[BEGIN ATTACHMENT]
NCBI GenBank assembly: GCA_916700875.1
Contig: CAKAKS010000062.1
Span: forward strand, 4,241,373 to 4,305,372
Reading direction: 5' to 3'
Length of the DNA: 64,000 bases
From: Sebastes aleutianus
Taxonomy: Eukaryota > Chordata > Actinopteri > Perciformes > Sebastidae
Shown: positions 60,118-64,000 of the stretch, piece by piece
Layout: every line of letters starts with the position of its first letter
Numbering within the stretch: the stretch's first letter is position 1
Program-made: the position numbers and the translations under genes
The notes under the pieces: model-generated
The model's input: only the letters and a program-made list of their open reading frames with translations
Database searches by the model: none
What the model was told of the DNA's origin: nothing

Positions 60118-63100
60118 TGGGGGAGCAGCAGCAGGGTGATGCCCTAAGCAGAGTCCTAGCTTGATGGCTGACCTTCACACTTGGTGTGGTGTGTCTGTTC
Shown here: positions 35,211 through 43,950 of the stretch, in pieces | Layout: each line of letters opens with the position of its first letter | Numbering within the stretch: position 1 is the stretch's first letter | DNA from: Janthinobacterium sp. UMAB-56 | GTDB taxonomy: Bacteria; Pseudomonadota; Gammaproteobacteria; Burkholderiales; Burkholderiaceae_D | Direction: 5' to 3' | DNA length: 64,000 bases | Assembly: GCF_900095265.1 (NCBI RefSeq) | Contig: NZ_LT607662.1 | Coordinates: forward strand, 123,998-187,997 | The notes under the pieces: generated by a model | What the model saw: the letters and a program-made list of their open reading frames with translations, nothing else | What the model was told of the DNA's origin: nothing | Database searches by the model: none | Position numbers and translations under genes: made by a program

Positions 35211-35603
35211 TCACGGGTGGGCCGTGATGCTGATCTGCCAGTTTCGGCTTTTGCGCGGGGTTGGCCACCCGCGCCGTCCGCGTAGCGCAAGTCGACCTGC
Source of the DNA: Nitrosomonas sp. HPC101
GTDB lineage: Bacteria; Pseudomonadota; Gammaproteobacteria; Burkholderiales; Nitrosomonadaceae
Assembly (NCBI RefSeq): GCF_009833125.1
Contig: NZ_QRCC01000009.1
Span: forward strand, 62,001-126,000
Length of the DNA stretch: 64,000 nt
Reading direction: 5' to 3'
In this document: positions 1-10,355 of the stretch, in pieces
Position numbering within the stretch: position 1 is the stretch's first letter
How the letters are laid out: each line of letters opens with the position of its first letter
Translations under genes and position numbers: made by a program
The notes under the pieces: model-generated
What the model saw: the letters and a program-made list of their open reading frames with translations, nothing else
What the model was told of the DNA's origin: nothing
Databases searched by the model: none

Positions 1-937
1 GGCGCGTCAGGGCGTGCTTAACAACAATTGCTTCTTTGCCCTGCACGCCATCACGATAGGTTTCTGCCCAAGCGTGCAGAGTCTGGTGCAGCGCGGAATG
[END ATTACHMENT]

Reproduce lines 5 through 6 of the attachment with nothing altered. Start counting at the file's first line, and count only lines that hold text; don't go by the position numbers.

Length of the DNA: 64,000 bases
From: Sebastes aleutianus